As has been my practice for the last few years, I’ve set my RSS feed to truncate entries so that I can post reviews without spoilerage. Within an entry, there is a short, spoilerless discussion (though the comp purists may want to avoid reading even that before playing for themselves); then spoiler space; then a more detailed discussion of what I thought did and didn’t work in the game.
I’m also pursuing an approach I came up with last year: I’m playing and reviewing games that have listed beta-testers, and skipping those that don’t. Last year that turned out to be a pretty fool-proof indicator of which games were going to end up scoring 4 or less on my personal scale. I’m hoping this will mean I have more time to devote to the remaining games, which in turn will (I hope) be of higher quality, and you, dear reader, will have fewer rants inflicted on you.
Now up: Eruption.
I confess a little prejudice against this at the outset, because the author admits that he doesn’t think his game is that great, but entered it anyway (together with a rant against all the other people who enter badly tested or proofread works). My question is: how is his form of contempt for comp judges different from that of the people he’s ranting against? It’s true I’d much rather play a game with beta-testing than one without, hence my policy about what I’m reviewing this year. Nonetheless, it’s always alienating to be told, “here’s my game: I didn’t try very hard, I don’t think it’s any good, and you probably won’t like it.” Appending “but at least I beta-tested it, unlike all those other folks” doesn’t improve matters.
Ultimately, however, I went ahead and played. And indeed it was pretty much what the author described it to be: extremely short and straightforward, adequately implemented, but lacking ambition and creativity. The most memorable thing about it is the rant.
Probably this game will place ahead of last place, and possibly the author will derive some kind of satisfaction from that fact, but it strikes me as a cynical exercise.
As soon as I start this game I’m troubled by questions. How did I get to this island? Why do I have my own cave? Who harvests the breadfruit grove (and for that matter who maintains it)? There’s a sort of bareness about the story and the geography at the beginning that troubles me.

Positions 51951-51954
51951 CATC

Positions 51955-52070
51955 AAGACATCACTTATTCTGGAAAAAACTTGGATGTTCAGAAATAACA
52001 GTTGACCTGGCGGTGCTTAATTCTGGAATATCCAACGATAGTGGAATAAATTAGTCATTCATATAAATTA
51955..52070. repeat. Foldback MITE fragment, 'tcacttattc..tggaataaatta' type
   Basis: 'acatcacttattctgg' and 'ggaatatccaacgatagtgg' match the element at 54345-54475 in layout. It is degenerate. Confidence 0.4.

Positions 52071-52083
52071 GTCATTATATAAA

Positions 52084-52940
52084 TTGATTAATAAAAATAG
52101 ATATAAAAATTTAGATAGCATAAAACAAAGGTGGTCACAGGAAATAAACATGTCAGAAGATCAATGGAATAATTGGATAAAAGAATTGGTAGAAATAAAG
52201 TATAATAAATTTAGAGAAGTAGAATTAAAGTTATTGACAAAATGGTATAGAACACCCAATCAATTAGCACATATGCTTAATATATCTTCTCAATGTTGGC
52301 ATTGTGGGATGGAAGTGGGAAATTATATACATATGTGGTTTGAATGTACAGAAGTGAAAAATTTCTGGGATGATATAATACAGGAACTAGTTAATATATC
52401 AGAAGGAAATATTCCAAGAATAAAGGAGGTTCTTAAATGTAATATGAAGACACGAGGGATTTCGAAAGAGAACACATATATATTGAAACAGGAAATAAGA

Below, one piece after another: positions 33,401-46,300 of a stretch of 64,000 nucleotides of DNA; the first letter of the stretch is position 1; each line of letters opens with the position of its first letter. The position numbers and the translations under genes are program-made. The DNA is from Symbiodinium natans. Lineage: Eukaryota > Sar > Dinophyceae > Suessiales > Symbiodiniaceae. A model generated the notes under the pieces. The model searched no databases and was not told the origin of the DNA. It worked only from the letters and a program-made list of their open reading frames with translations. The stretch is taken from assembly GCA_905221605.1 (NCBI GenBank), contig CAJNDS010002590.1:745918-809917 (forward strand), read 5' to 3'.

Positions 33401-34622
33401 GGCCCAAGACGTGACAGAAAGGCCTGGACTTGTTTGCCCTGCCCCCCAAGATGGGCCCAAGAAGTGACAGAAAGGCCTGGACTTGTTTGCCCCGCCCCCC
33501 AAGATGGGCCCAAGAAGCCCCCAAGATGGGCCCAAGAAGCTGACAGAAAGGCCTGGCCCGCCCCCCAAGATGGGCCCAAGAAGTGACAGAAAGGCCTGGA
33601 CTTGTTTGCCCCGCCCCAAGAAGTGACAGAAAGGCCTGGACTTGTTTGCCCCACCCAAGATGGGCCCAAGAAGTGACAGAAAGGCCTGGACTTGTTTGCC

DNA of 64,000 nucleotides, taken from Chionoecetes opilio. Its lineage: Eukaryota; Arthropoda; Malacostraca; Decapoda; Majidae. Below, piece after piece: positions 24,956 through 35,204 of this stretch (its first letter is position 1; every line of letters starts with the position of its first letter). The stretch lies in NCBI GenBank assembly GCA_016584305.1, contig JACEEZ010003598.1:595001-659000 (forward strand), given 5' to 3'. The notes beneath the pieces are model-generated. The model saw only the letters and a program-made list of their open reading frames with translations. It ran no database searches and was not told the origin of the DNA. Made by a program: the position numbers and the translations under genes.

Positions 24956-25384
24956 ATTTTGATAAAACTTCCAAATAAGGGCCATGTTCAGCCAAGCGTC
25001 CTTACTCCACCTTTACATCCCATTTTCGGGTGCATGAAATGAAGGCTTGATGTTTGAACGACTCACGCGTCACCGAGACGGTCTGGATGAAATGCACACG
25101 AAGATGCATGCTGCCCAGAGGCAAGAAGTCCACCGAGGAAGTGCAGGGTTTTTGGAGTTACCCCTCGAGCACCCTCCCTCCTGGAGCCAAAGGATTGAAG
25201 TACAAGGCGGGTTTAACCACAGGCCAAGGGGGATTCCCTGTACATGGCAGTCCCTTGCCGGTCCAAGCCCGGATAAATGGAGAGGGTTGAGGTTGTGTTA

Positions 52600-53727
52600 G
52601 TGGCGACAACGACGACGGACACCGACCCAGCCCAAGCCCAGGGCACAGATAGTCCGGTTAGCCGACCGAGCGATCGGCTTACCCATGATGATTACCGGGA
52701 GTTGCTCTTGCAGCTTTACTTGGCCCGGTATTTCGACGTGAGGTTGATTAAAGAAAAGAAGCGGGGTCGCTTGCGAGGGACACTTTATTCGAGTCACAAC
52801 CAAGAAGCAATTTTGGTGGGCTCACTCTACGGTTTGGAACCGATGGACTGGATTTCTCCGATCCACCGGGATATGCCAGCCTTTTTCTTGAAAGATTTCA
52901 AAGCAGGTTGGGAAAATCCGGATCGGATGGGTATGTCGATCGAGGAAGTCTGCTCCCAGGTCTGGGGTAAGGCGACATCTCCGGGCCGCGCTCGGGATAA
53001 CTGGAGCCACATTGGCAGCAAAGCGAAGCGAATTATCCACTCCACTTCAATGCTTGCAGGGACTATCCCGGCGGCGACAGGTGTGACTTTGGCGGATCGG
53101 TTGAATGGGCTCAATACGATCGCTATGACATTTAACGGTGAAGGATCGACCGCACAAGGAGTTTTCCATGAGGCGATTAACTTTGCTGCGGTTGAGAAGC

That’s not helped by the quality of the descriptions, many of which consist mostly of directional pointers. E.g.:
Here, on the northern shore, stands the grove of breadfruit trees which provide the island’s main source of food. At this point the Island Path, running around the foot of the volcano from the west over the promontory to the southeast, crosses a small stream which runs from the slopes of the mountain to the south down into the sea; next to it, a staircase hacked into the rock ascends to the top. An uneven path runs up the cape to the east.
I’ve been playing IF for years, and I still find this kind of thing hard to parse. I practically need to make a diagram for each room.
But what bothers me more than what’s present is what’s missing: there’s no strong visual impression to take away, which is a pity because I would imagine that a breadfruit orchard with a view of a volcano would actually be a pretty memorable thing to see. For that matter, I’m not too familiar with breadfruit, and would have welcomed a more extensive description, or the ability to interact with it more. The whole island environment has a lot of potential that goes largely unexplored.
The best bits of the game, in my opinion, are the hints of worldbuilding about the goddess and the volcano. Unfortunately, there’s very little obligation to explore this or do anything with it, and the details don’t go very deep. Likewise, there are eventually a few hints about your place on the island and what kind of person you are, but they’re not very developed.
Final analysis: I wish the author had had more ambition for this work. Even the simple puzzle structure could have been the vehicle for something considerably more interesting had the scenery, characterization, or backstory been richer.